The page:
Hair loss and Hair care review and information
Baldness, or alopecia, a partial or complete loss of hair, primarily affecting the scalp. Baldness may spread over the entire head, or it may occur only in spots. Known causes of baldness include hereditary factors, aging, diseases affecting the entire body, scalp disorders, ionizing radiation, and reaction to drugs. Gradual loss of hair may be caused by malnutrition, disorders of the endocrine system, drug poisoning, and other diseases.
In hereditary baldness, the hair follicles and oil glands in the scalp deteriorate and the hair gradually becomes thinner until only a few strands of fine, downy hair remain. The most common form of inherited baldness is male pattern baldness, which spreads evenly, usually beginning with a partial loss of hair on the upper temples and on the crown of the head. This condition appears most frequently in men over 30 years old, although in some cases it may occur prematurely, even as early as the mid-teens. This form of heredity baldness may be due in part to the hormonal changes that accompany the aging process.
Women become bald less often than men, but they carry the genes that determine pattern baldness and pass them on to their children. When inherited female pattern baldness does occur, it normally affects menopausal women—that is, women around the ages of 45 to 50 years old, suggesting a link to hormonal changes.
Several diseases, particularly those characterized by prolonged high fevers, may cause baldness. Typhoid fever or scarlet fever can cause sudden loss of hair from the head or entire body. Gradual loss of hair may be caused by malnutrition, disorders of the endocrine system, drug poisoning, and other diseases. Alopecia universalis causes a permanent and total loss of hair over the entire body including the eyebrows and eyelashes. The cause of alopecia universalis is unknown.
Fungal infections like ringworm, severe bacterial infections, tuberculosis ulcers, and burns may also result in loss of hair in affected areas. Early treatment of some infections, particularly seborrheic dermatitis—chronic inflammation of the skin that also causes dandruff—may succeed in preventing hair loss from the scalp.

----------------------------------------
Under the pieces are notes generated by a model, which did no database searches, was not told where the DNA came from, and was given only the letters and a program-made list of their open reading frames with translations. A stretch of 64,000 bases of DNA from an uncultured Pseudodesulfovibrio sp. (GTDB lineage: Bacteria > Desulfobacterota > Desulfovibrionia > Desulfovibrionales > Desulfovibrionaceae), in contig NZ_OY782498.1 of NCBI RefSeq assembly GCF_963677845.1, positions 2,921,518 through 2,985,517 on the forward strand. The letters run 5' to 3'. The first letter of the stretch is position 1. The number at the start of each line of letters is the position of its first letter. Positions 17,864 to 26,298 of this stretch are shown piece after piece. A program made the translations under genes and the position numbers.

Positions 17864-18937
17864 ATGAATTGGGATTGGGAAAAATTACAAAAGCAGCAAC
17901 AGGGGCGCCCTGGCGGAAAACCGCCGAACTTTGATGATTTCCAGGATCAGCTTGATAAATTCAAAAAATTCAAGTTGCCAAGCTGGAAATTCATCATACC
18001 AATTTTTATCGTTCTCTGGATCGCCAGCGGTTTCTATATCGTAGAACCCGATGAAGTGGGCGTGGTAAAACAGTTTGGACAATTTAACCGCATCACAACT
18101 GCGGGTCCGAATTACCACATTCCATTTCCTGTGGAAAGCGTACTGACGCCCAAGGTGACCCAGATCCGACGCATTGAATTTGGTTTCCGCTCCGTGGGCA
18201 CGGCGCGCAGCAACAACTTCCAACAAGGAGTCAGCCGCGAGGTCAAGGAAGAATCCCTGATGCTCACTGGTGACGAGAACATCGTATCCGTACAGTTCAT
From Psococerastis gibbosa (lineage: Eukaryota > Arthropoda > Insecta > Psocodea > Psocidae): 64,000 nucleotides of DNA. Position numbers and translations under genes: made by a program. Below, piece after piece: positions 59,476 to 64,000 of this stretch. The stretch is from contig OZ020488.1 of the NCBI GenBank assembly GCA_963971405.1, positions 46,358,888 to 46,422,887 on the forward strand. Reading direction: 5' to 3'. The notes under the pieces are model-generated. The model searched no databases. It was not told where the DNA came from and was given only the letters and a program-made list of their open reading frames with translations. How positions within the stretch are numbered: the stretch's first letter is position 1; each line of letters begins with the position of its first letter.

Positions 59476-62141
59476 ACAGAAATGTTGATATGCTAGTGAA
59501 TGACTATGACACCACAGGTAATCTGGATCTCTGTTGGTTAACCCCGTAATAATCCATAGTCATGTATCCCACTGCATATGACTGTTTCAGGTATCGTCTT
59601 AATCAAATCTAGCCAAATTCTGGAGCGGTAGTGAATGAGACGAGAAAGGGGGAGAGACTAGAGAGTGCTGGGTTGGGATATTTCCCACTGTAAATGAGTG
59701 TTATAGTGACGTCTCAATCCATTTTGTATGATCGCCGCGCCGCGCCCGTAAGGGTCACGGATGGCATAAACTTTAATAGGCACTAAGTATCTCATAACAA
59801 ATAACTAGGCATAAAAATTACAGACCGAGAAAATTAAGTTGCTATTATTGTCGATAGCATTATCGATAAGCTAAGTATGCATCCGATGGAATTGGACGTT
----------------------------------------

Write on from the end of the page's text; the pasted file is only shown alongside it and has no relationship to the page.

Individuals who have been exposed to significant doses of ionizing radiation, as from the explosion of nuclear weapons, tend to suffer from temporary baldness. Exposure to ionizing radiation from X-ray machines and other devices used to treat cancer may also cause temporary baldness. In addition, chemotherapy for cancer, which tends to destroy all rapidly dividing cells, may cause temporary total baldness because of its effect on hair follicles, which contain some of the most active cells in the body.
In the late 1950s a technique was developed to compensate for male pattern baldness by transplanting hair. It involves the removal of small tufts of hair containing active follicles, mostly from the back of the head. The tufts are then grafted to bald areas. From 200 to 300 tufts are usually required, and the grafting sessions take place once or twice a week. Even when the procedure is successful, a scalp treated with transplants does not closely resemble a full head of natural hair, but many men consider the result a distinct cosmetic improvement.
An alternative to transplanting hair is the application of a cream containing the drug minoxidil (brand name Rogaine), which was originally developed to fight hypertension. However, minoxidil must be applied daily over a period of months in order to regrow hair or prevent further baldness, and significant improvement may nevertheless be difficult to achieve.
In 1997 the Food and Drug Administration (FDA) approved the drug finasteride for treating baldness. Marketed under the brand name Propecia, Proscar, Finpecia, Fincar, Finast, Finax this medication prevents hair loss due to hereditary male pattern baldness in those who take a small daily dose. Buy discount brand and generic hair loss drugs online. Order cheap discount high quality medications with worldwide shipping and delivery. Finasteride does not prevent baldness in women, and because it has been associated with birth defects, the FDA recommends that women of childbearing age avoid contact with the drug.